Ban on affirmative action is a blow to equity in higher education

The Supreme Court of the United States has voted “no” on affirmative action, making it illegal to consider race in college admissions and reversing decades of practice that has made higher education more accessible to Black, Indigenous and Latinx people. Civil rights activists and advocates for equity in higher education are condemning the decision.

Supreme Court
Credit: Jason Sanderford

“Make no mistake: Today’s draconian ruling by the Supreme Court is a catastrophic decision that will have dire outcomes for millions of Americans for decades to come,” says AFT President Randi Weingarten. “This decision ignores the original sin of this country—it’s a throwback to a cruel, racist past that admissions policies like this tried to repair. This decision doesn’t simply end affirmative action, it has huge consequences for public life far beyond higher education. Ignoring the facts before them, the majority pretends that both discrimination and the effects of discrimination simply do not exist and do not need to be tackled.”

“Today, this Court stands in the way and rolls back decades of precedent and momentous progress,” wrote Associate Justice Sonia Sotomayor in her dissent. “The Court subverts the constitutional guarantee of equal protection by further entrenching racial inequality in education, the very foundation of our democratic government and pluralistic society.”

“Our country has never been colorblind,” wrote Associate Justice Ketanji Brown Jackson. “Given the lengthy history of state-sponsored race-based preferences in America, to say that anyone is now victimized if a college considers whether that legacy of discrimination has unequally advantaged its applicants fails to acknowledge the well-documented ‘intergenerational transmission of inequality’ that still plagues our citizenry.”

The 237-page decision came down through two cases, centered on two of the oldest schools in the nation: Students for Fair Admissions, Inc. v. President and Fellows of Harvard College and Students for Fair Admissions, Inc. v. University of North Carolina. The decisions were 6-2 in the Harvard case (Jackson recused) and 6-3 in the North Carolina case. The majority stated that the practice of affirmative action is unconstitutional, violating the equal protection clause of the 14th Amendment.

Reversing gains made over decades

Beginning in the late 1960s, some form of affirmative action—which allows consideration of a college applicant’s race as part of an effort to accept more students whose families have been historically excluded from higher education—has made college more accessible to Black, Indigenous and Latinx students. Taking it away would reverse that progress.

California provides a case study: When race-conscious admissions at public universities were banned there in 1996, enrollment of Black students fell by nearly half in the California State University system, and there was a 12 percent drop in underrepresented groups across the University of California system. At UC Berkeley and UCLA, two of the most prestigious colleges in the state, the effect was even greater: Black, Latinx and Indigenous student enrollment dropped by 60 percent. Today, Latinx students are “severely underrepresented” at UC schools, and Native American enrollment is vanishingly low at CSU schools.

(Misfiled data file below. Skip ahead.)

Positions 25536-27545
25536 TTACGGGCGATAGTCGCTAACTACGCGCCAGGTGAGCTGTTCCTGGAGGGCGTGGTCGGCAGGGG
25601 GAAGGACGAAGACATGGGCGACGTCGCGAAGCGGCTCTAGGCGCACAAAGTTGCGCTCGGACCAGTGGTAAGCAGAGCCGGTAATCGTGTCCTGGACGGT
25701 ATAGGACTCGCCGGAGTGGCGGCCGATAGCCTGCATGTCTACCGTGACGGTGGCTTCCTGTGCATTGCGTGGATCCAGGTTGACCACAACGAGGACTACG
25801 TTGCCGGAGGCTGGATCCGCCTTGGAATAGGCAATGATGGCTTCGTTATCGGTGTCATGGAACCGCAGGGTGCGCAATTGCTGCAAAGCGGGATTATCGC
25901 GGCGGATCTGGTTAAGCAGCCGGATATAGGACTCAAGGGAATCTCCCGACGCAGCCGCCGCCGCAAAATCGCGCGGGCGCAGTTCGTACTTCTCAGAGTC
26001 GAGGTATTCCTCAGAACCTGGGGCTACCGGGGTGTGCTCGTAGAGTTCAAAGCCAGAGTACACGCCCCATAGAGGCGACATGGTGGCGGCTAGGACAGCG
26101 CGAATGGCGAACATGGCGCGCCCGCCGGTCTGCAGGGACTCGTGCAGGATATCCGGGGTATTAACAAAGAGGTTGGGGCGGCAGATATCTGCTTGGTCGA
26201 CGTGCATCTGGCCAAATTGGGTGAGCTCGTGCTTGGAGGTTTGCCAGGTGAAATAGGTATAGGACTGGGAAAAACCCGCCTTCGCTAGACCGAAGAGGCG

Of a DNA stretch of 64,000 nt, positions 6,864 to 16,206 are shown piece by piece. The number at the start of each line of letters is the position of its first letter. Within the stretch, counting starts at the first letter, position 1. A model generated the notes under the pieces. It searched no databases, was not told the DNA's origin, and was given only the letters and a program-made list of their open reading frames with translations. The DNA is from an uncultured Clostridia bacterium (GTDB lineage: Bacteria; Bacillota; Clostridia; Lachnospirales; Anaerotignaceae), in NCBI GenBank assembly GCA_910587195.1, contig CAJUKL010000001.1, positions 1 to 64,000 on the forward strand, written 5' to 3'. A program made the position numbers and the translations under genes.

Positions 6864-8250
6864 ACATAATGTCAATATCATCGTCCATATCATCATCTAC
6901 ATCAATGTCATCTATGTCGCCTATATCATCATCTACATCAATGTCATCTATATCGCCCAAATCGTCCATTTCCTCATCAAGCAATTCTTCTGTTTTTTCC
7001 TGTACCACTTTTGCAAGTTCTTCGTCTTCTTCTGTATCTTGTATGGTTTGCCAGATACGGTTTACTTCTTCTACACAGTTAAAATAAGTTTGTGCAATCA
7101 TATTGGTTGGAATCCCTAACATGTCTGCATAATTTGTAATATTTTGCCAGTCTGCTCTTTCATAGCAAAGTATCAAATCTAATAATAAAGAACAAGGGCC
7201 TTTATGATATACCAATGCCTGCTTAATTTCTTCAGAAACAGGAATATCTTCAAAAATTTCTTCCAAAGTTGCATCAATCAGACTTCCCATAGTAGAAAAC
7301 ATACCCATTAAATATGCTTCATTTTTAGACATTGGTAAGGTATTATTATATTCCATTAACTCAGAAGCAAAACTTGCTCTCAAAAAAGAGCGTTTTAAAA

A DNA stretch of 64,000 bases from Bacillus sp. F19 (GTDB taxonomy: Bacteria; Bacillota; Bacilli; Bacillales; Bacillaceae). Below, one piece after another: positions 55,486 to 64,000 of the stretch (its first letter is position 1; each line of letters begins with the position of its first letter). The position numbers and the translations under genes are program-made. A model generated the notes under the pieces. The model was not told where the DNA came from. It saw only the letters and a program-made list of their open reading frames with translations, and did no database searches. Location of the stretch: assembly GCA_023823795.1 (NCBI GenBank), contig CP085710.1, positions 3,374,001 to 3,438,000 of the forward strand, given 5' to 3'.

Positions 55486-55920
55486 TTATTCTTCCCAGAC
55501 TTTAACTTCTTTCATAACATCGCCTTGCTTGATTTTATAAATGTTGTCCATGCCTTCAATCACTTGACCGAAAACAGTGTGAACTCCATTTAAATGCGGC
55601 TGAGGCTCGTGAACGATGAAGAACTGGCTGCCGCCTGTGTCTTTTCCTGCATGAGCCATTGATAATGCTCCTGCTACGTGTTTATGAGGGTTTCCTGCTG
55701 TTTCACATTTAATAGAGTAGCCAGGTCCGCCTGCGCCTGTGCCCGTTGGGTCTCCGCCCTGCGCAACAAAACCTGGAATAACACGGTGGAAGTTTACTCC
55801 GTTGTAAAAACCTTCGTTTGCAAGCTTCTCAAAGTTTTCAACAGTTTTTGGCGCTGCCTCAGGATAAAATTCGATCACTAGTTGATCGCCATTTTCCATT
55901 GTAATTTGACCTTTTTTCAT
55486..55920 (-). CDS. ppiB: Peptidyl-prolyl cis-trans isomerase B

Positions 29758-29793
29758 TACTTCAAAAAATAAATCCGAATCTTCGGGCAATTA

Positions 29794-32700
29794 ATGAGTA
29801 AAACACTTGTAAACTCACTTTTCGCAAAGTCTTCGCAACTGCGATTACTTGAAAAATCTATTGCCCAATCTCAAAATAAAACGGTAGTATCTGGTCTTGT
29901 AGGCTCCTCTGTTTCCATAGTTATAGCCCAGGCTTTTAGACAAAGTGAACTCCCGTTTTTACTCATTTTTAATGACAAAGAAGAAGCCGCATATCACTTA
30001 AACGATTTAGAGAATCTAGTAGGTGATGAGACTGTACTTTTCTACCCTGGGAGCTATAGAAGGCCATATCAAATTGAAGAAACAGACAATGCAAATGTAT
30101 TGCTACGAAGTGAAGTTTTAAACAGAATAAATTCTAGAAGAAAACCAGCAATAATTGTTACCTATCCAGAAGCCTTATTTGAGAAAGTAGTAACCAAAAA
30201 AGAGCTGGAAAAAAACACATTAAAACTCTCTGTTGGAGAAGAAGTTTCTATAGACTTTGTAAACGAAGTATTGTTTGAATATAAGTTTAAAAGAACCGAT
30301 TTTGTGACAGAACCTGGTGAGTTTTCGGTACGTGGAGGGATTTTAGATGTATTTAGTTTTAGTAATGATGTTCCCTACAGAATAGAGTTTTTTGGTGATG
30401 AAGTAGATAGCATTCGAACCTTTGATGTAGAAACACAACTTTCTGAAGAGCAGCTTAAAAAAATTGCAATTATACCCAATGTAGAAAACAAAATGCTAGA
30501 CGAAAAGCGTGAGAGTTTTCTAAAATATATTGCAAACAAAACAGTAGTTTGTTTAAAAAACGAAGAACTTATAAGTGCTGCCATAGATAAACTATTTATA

It’s not just California: In Michigan, race-conscious admissions were banned in 2006; by 2021, enrollment of Black undergraduates had fallen nearly 50 percent. Meanwhile, race-conscious admissions bans in eight states caused the enrollment of Black, Latinx, Native American and Pacific Islander medical students’ enrollment to fall by 37 percent.

Why we fight for race-conscious admissions

“Institutions of higher learning have a compelling interest in promoting diversity in the ranks of their students, not only to improve the opportunities for students of color but also to enhance the educational experience for all students,” reads an amicus brief submitted by the AFT in support of race-conscious admissions programs. The brief outlines numerous reasons to preserve affirmative action, including:

  • Critical thinking and problem-solving are improved when learning takes place among a diverse set of peers, higher GPAs have been linked to greater racial diversity, and learning outcomes for white students actually improve when a classroom is more diverse.
  • Higher education is strongly correlated with more desirable jobs and earnings, goals that are especially important to students of color whose families have historically been shut out of colleges and universities and therefore have less access to higher-paying, more rewarding careers.
  • Better access to higher education means better access to the professions and less racial stratification in crucial services like teaching and medicine. These professions are in particular need of diversification; having more Black and Latinx professionals translates to better outcomes for Black and Latinx students and patients.
  • Diversity in education can address racial tension, hostility and bias at a time in our history when such challenges are particularly troublesome.

Although this case has been decided, advocates of racial equity will continue to use other levers to provide fairer access to higher education, but none have been as effective as affirmative action. Among the possibilities listed by the Urban Institute are class-based affirmative action; automatically admitting the top students in high school graduating classes; targeted recruitment and financial aid; ending legacy admissions, in which the children of alumni get preferential consideration; and test-free or test-optional admissions policies.

“Our fight for justice will continue,” says Weingarten, but the recent decision “is a stain on our nation’s principles that will not be easily reversed.”

[Virginia Myers]